• 9 had gestational diabetes
  • 87 were glucose intolerant
  • 7 were "other"
  • the GP did not return the form in 70 cases
  • 5 had had bariatric surgery
  • 1 had had a pancreatic transplant
  • 5 had significant weight loss.

How well did the GPs engage with this audit? Alyson stated it was not clear, and as a result, Oxford now keep a spreadsheet to monitor the response(s). Several other programmes have done a similar exercise and most people felt that although it is long-winded getting the results from the GP, the results do come through in the end. Patients are kept active until results come through, even in the case of patients notifying DESP - they are told they will have to chase their own GP but in the meantime, they will still be kept on the register and invited for screening. Of the patients who were invited back to screening out of the 352, 11 patients were active and 1 was M1 and referred.

Arising from this discussion was the question, what is “borderline diabetes”? The general feeling is that such a condition doesn't exist. Also, when a patient needs taking off the register for genuine reasons, is the fact that their details are on the register a data protection issue?

The feedback from these discussions was very positive and a number of Failsafe officers asked to borrow the Oxford model to trial in their own programmes.

Digital surveillance - failsafe within this group - lessons learned so far.

Do the unassessable 1/12 get re-screened? What do we do with them? Ring and explain.

How are the pregnant patients managed? Re-screened in 3 months plus spreadsheet of ANC patients.

There was general agreement that it's a problem getting notified about these patients in a robust way.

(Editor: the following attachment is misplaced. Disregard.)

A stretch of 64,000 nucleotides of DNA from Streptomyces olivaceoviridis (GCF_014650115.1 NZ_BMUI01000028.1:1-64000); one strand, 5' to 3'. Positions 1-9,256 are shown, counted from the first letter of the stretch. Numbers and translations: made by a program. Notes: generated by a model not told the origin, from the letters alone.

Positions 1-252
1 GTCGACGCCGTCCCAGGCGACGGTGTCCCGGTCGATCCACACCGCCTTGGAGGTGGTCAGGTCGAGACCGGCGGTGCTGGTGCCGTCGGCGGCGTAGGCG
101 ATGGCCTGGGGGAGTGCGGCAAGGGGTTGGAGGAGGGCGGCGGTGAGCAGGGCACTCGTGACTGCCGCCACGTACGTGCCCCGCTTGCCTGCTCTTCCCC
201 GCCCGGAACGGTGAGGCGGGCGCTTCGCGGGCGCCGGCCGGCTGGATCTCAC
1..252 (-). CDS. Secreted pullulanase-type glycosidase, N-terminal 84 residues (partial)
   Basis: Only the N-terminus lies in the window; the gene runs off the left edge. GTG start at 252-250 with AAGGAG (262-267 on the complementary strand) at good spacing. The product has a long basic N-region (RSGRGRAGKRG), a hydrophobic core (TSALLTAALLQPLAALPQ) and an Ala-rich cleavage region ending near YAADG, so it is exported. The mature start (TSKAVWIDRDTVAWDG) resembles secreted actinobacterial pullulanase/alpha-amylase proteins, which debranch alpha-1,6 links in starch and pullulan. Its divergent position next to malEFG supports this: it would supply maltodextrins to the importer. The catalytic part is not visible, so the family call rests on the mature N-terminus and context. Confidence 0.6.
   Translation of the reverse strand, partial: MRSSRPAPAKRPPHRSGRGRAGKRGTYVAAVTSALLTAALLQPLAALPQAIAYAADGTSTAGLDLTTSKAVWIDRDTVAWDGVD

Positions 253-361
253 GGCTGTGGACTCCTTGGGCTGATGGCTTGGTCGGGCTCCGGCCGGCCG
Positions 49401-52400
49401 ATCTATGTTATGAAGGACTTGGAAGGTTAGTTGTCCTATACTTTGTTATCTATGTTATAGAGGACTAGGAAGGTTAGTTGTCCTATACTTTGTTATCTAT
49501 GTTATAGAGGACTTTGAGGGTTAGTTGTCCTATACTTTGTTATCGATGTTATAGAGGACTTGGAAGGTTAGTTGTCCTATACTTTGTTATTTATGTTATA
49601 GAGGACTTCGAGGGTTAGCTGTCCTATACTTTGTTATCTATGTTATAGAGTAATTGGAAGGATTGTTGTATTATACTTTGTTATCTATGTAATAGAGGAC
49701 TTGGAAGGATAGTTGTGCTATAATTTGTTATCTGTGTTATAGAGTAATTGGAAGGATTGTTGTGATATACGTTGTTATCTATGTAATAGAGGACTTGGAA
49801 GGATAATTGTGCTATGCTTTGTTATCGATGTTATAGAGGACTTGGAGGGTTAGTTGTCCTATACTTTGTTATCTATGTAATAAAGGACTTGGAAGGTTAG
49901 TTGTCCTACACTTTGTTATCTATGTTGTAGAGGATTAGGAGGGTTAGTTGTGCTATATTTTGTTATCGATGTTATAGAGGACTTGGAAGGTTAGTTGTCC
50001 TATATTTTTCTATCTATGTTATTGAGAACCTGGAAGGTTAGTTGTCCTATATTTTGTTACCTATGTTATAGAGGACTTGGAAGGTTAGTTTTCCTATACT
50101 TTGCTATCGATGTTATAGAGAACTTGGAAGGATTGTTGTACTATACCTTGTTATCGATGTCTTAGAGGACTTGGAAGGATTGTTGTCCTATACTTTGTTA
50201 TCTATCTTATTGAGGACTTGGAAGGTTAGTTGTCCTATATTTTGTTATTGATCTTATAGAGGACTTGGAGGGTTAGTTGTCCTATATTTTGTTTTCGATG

DNAs - how many strikes are programmes giving them in Digital Surveillance? The general opinion is that it should be continual and appointments are re-booked every 6 weeks. Derby puts them in on a "ghost" slot or double booked. Oxford gives them a fixed slot x 3. In answer to the question on whether they should be returned to RDS, the general feeling was no. The clinical lead reviews all the images after 3 DNAs and decides the future management:–

  • return to RDS
  • remain in DS
  • refer to HES.

If they remain in DS, they try to get hold of them to explain the situation and persuade them to go. In actual fact, the majority of the DNAs x 3 get referred back to screening. Oxford DES are currently looking at sending a letter to the GP – this would note that these are patients who have been identified with pathology and who require further monitoring.

The general feeling is that some national guidelines are needed to standardise DS, as it's quite a complex pathway with a lot of potential for problems.

One programme is having a problem generating a referral letter to HES from DS for urgent non-DR - it will generate a letter to the patient and GP but not HES - Digital Health are looking into this. The example was a pregnant patient with swollen discs but no DR.

Open topics by request: